“A health service provider who stores personal information on a mobile phone or tablet will need to make sure their security settings are adequate to protect the information, and any platform used for storage has a robust privacy policy relevant to Australia, to understand how the images will be used, disclosed and stored,” the report states.

4. Sharing of patient imagery using unsecure communication platforms

In today’s fast-based digital clinical environment, patient imagery often ends up being handled by multiple people across multiple devices and platforms. For example, a doctor may take an image with their phone, then send it using WhatsApp or Slack to their admin staff, who then download it onto a desktop device and then upload it into a patient file, which is stored in a dropbox.

From here, it may be sent to a colleague for a second opinion, or to a referral, at which point the image has been shared and downloaded onto multiple devices, platforms, and hard drives. Once an image has been sent in this way to numerous people it is almost impossible to completely control and delete.

5. Manually time-intensive management of medical imaging and patient imagery

Practitioners are time-poor, and often don’t have time within consultations to take a photo, download it, attach it to a file and then delete it. This is even more so with sketched imagery, which must be scanned and attached to the correct file.

All this adds up to not only risks of files going missing or privacy breaches, but hours of time wasted on manual processes.

Similarly, imagery can be lost or not uploaded into the patient file in a timely fashion, meaning when a doctor opens a patient file they could well be operating from old information.

All these common issues can be daunting, but they are also easily fixable using secure cloud technology and digital healthcare.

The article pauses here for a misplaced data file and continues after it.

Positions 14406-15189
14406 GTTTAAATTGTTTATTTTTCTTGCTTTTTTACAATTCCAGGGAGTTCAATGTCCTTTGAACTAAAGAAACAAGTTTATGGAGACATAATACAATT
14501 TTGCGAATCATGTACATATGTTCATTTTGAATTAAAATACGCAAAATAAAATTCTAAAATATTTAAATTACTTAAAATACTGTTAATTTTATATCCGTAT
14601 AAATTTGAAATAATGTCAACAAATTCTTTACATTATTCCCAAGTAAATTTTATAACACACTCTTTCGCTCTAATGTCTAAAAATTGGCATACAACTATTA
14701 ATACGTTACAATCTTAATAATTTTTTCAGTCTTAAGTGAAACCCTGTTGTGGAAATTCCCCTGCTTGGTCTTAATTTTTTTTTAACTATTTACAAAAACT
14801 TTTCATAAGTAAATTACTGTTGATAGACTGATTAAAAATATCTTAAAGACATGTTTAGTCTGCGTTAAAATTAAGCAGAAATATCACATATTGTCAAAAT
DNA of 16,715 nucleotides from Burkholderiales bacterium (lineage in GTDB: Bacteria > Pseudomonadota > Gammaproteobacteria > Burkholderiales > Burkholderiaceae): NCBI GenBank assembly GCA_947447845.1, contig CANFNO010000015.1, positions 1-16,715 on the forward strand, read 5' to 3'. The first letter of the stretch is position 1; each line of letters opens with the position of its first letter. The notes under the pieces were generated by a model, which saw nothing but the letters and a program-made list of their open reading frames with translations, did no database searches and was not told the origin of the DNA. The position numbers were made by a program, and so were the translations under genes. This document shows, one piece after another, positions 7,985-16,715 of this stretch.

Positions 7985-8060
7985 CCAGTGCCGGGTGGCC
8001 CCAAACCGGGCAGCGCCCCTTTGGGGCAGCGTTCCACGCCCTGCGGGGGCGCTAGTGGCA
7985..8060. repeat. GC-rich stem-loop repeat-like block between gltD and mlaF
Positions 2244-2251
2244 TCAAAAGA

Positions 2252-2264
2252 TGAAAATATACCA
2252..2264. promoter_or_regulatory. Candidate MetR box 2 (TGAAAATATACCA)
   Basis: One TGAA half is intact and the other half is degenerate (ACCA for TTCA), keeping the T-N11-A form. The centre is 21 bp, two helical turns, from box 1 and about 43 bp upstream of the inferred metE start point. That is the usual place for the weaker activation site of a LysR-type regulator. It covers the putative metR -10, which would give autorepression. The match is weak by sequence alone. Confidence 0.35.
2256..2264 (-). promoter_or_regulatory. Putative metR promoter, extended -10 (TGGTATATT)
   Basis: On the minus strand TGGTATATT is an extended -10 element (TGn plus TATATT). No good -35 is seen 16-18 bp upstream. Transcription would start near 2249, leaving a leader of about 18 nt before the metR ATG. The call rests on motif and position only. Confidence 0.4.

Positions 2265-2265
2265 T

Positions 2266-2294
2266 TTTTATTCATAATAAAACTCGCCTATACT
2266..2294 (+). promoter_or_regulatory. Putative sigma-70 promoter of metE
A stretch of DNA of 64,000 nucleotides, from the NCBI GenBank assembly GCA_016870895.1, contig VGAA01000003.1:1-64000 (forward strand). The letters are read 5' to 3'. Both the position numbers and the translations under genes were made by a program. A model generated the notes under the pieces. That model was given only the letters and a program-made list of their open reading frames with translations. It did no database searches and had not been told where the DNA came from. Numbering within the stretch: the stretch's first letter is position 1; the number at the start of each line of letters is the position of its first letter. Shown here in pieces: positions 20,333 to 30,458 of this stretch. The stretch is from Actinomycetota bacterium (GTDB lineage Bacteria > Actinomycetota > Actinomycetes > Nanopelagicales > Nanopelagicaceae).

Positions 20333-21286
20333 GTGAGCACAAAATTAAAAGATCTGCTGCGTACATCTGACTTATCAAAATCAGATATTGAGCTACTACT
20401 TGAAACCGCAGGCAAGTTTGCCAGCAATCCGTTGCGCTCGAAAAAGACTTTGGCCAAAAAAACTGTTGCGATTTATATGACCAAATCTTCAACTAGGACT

Boost patient imagery privacy with cloud health software

Clinic to Cloud’s cloud-based platform has been designed to solve all these concerns easily and securely.

Doctor App, downloadable to any smart device, means practitioners can securely and legally take photos, which are then immediately attached to that patient’s file and stored securely on Clinic to Cloud’s clinical and practice management platform.

This has a number of significant advantages, the first being privacy and security. The imagery is attached to the patient file automatically and does not need to be handled by multiple people. Referrers or colleagues can access the image within the file, and no longer need to be sent it.

The image is stored securely in the cloud according to strict Australian privacy regulations, and not on offsite servers or overseas drives. It is also uploaded immediately to the file, so practitioners are always operating from the latest information. The app also automatically scans sketches and documents into the patient file.

With the thousands of images doctors handle every year, the ability to take a photo or scan a document and have it located in the file immediately is a huge time saver.

Orthopaedic Surgeon, Dr T.A. Sudhahar reports: “I can easily see anytime any patient's record without a paper copy. I can record the operation notes, record pictures and even send the discharge letter from the clinic straight away, and that's it - all my work is done.”

For more information on how Clinic to Cloud and help change your practice click here or contact us today.

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Satya Krishnan
Satya is the NSW ACT Business Development Manager here at Clinic to Cloud. With a degree in Medical Science from University of New South Wales, Satya learnt from an early age how technology has a clear role in connecting healthcare providers with patients, and in doing so optimising and enhancing clinical outcomes but also the overall experience for everyone involved. Satya strives to share his affinity with all things technology in healthcare in order to help customers feel completely supported and excited.